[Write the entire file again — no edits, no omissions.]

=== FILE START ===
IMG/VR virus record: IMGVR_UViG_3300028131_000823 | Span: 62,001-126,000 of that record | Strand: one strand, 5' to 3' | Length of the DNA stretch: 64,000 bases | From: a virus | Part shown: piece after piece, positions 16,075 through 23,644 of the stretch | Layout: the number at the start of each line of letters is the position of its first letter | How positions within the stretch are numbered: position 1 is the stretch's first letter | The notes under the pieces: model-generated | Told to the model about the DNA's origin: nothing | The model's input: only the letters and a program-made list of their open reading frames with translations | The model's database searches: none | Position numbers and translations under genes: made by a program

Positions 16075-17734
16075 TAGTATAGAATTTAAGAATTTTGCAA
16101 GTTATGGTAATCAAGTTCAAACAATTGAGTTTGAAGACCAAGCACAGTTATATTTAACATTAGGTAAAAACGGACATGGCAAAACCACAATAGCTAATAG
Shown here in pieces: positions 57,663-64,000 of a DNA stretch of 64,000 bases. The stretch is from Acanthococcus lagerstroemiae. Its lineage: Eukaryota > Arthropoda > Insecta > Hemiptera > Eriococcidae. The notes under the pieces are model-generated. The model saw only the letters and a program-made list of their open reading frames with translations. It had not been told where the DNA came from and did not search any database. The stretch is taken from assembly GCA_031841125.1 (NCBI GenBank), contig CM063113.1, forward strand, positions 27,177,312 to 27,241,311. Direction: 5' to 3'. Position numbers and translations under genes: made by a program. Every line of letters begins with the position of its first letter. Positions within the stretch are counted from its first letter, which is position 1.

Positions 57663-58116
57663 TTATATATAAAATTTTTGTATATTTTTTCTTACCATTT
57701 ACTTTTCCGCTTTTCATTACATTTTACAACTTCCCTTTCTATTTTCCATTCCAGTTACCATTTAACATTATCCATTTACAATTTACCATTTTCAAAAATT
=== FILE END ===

IMG/VR virus record: IMGVR_UViG_3300028131_000823 | Span: 62,001-126,000 of that record | Strand: one strand, 5' to 3' | Length of the DNA stretch: 64,000 bases | From: a virus | Part shown: piece after piece, positions 16,075 through 23,644 of the stretch | Layout: the number at the start of each line of letters is the position of its first letter | How positions within the stretch are numbered: position 1 is the stretch's first letter | The notes under the pieces: model-generated | Told to the model about the DNA's origin: nothing | The model's input: only the letters and a program-made list of their open reading frames with translations | The model's database searches: none | Position numbers and translations under genes: made by a program

Positions 16075-17734
16075 TAGTATAGAATTTAAGAATTTTGCAA
16101 GTTATGGTAATCAAGTTCAAACAATTGAGTTTGAAGACCAAGCACAGTTATATTTAACATTAGGTAAAAACGGACATGGCAAAACCACAATAGCTAATAG
Shown here in pieces: positions 57,663-64,000 of a DNA stretch of 64,000 bases. The stretch is from Acanthococcus lagerstroemiae. Its lineage: Eukaryota > Arthropoda > Insecta > Hemiptera > Eriococcidae. The notes under the pieces are model-generated. The model saw only the letters and a program-made list of their open reading frames with translations. It had not been told where the DNA came from and did not search any database. The stretch is taken from assembly GCA_031841125.1 (NCBI GenBank), contig CM063113.1, forward strand, positions 27,177,312 to 27,241,311. Direction: 5' to 3'. Position numbers and translations under genes: made by a program. Every line of letters begins with the position of its first letter. Positions within the stretch are counted from its first letter, which is position 1.

Positions 57663-58116
57663 TTATATATAAAATTTTTGTATATTTTTTCTTACCATTT
57701 ACTTTTCCGCTTTTCATTACATTTTACAACTTCCCTTTCTATTTTCCATTCCAGTTACCATTTAACATTATCCATTTACAATTTACCATTTTCAAAAATT